Gindalbie Metals Ltd (ASX: GBG) has entered a trading halt and shares suspended while the iron ore miner tries to find a way to stay alive.

Gindalbie owns 48% of the $2.5 billion Karara Iron ore project in a joint venture with Chinese steel giant Ansteel. But in an email to its 1,000-strong workforce, Gindalbie reportedly said that funding support from Ansteel would be unable to continue due to the prolonged iron ore price slump. Karara CEO Zhang Zho Yuan told workers the mine was still facing “significant cost pressure and being in a loss position“.

According to Gindalbie’s last quarterly cash flow report, the miner had just $795,000 in cash on its books and was bleeding cash.

Iron ore prices have dropped from above US$180 a tonne to just over US$42 a tonne currently, including halving in 2015.

Given the prospect of lower iron ore prices for some years and the continuing losses, it seems the Karara project is highly likely to cease operations. That follows another high-profile iron ore miner BC Iron Limited (ASX: BCI), which suspended operations at its Nullagine joint venture iron ore mine in the Pilbara with Fortescue Metals Group Limited (ASX: FMG) thanks to the low commodity price.

Other junior miners are in trouble too. Atlas Iron Limited (ASX: AGO) had to renegotiate lower prices with its contractors and issue a large chunk of shares at a big discount in 2015 to ensure it could continue operations.

Grange Resources Limited (ASX: GRR) says it striving for “further cost reductions in the current iron ore market“, and “due to the continued weakness in the iron ore price and subdued pellet demand combined with the optimisation strategy, redundancies may be made“.

Some miners have already collapsed with Western Desert Resources (ASX: WDR) falling into administration in September 2014, Sherwin Iron Ltd (ASX: SHD) in July 2014 as well as a number of unlisted iron ore companies closing up shop. At the time, the iron ore price was around US$82 a tonne.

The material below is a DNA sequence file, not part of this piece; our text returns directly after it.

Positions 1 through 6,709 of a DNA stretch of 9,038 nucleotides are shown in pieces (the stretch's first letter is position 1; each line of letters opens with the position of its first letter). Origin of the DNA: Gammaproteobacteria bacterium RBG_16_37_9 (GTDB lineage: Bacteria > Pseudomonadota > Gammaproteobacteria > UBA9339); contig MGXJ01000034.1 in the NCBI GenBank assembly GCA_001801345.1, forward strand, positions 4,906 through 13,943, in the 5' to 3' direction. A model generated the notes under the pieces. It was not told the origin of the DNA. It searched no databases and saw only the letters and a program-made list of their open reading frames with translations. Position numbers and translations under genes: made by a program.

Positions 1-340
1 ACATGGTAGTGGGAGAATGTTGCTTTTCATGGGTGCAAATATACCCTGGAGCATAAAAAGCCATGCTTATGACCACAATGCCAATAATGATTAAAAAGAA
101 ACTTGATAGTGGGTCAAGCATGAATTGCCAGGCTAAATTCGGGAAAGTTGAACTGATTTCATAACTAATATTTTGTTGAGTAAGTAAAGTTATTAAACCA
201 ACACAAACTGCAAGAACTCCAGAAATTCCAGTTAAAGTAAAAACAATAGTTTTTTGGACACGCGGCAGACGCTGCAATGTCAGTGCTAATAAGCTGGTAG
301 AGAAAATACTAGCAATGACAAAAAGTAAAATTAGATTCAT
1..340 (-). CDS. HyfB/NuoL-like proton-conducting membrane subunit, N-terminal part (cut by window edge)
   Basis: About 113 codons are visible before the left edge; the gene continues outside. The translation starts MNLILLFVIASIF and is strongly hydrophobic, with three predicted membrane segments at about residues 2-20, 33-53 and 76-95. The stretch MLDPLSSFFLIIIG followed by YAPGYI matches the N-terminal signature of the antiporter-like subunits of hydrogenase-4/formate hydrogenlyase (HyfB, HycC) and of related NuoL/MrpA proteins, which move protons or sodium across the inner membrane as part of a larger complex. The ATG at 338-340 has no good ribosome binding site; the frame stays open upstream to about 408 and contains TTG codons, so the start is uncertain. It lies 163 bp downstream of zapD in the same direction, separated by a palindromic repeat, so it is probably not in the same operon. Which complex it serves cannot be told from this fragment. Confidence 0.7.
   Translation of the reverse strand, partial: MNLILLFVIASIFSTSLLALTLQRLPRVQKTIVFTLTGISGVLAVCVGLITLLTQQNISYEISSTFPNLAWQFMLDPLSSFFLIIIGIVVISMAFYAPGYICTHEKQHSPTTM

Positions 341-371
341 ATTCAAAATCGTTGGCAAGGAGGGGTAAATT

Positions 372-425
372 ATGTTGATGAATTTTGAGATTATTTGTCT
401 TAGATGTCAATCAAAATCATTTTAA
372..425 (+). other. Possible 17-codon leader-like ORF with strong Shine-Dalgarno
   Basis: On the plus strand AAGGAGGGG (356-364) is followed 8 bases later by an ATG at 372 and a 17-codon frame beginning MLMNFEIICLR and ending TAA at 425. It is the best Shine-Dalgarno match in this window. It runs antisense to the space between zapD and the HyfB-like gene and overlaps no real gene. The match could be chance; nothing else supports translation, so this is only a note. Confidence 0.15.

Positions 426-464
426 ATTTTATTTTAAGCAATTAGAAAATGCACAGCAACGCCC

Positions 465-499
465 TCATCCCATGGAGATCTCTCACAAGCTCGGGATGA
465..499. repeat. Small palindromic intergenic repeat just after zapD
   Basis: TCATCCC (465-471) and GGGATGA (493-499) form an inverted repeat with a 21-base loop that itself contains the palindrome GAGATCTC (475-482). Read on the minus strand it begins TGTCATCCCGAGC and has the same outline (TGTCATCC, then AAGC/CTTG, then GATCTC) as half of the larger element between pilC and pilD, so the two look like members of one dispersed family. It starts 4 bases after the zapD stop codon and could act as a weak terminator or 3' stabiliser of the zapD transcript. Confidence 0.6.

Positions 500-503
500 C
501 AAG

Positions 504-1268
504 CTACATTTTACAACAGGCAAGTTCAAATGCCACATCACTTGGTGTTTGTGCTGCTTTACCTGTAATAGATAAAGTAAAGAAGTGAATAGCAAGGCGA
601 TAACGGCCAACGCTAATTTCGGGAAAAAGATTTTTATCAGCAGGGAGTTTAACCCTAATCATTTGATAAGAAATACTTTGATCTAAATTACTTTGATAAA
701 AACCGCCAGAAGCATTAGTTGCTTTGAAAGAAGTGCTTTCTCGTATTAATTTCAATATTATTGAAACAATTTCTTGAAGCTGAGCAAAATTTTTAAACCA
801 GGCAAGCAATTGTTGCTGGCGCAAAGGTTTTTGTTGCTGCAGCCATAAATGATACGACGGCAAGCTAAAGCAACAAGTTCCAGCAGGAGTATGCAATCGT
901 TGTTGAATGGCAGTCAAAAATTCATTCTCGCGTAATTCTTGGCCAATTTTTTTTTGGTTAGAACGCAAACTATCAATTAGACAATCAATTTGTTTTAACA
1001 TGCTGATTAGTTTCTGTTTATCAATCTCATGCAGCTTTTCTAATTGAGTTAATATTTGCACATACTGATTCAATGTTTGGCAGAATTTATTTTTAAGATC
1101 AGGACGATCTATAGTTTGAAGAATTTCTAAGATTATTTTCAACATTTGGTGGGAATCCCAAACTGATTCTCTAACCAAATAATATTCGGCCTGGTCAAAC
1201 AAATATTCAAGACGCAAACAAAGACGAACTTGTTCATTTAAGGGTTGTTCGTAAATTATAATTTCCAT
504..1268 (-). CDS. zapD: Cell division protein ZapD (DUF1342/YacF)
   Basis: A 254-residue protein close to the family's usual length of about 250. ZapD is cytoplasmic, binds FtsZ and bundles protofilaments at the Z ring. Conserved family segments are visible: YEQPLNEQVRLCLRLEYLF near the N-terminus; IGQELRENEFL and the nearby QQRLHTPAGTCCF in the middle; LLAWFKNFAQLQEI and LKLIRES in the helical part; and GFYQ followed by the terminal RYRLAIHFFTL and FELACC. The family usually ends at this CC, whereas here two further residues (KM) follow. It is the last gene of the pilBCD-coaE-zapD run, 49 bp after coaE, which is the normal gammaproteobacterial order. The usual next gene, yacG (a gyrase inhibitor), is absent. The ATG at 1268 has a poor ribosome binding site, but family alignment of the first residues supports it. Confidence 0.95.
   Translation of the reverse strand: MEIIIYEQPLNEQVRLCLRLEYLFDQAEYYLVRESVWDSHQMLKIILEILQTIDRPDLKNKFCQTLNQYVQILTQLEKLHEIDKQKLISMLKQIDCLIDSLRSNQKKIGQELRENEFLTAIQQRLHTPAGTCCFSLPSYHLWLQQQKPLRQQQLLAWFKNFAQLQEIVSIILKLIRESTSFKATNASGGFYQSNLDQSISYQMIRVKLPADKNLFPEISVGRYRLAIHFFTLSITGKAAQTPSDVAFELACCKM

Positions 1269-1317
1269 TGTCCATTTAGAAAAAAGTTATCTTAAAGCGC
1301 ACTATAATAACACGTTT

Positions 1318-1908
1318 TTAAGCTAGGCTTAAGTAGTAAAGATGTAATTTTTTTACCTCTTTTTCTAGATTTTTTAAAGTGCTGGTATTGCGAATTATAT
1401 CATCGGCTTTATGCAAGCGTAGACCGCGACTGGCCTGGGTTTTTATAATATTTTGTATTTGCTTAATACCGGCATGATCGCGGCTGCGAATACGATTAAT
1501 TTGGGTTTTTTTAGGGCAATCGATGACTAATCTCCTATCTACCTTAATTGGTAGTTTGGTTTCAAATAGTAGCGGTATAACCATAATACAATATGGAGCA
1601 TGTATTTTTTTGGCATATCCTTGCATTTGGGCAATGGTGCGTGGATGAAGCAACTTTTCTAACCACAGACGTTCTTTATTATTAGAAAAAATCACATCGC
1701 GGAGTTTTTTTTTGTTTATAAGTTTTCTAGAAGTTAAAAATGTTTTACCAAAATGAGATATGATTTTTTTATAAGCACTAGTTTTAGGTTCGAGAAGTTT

Clearly, smaller miners are feeling the heat from the massive fall and sustained lower prices for iron ore, and it’s unlikely we’ve seen the end of the carnage just yet. I fully expect prices to fall further from here as more supply is added to an already oversupplied market while demand is expected to fall.

Foolish takeaway

Investors in ASX-listed junior iron ore miners are taking on a huge risk of having their fingers badly burnt. Why take the risk of losing all or most of your investment?

 

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Motley Fool writer/analyst Mike King doesn't own shares in any companies mentioned. You can follow Mike on Twitter @TMFKinga

Unless otherwise noted, the author does not have a position in any stocks mentioned by the author in the comments below. The Motley Fool Australia has no position in any of the stocks mentioned. We Fools may not all hold the same opinions, but we all believe that considering a diverse range of insights makes us better investors. The Motley Fool has a disclosure policy. This article contains general investment advice only (under AFSL 400691). Authorised by Bruce Jackson.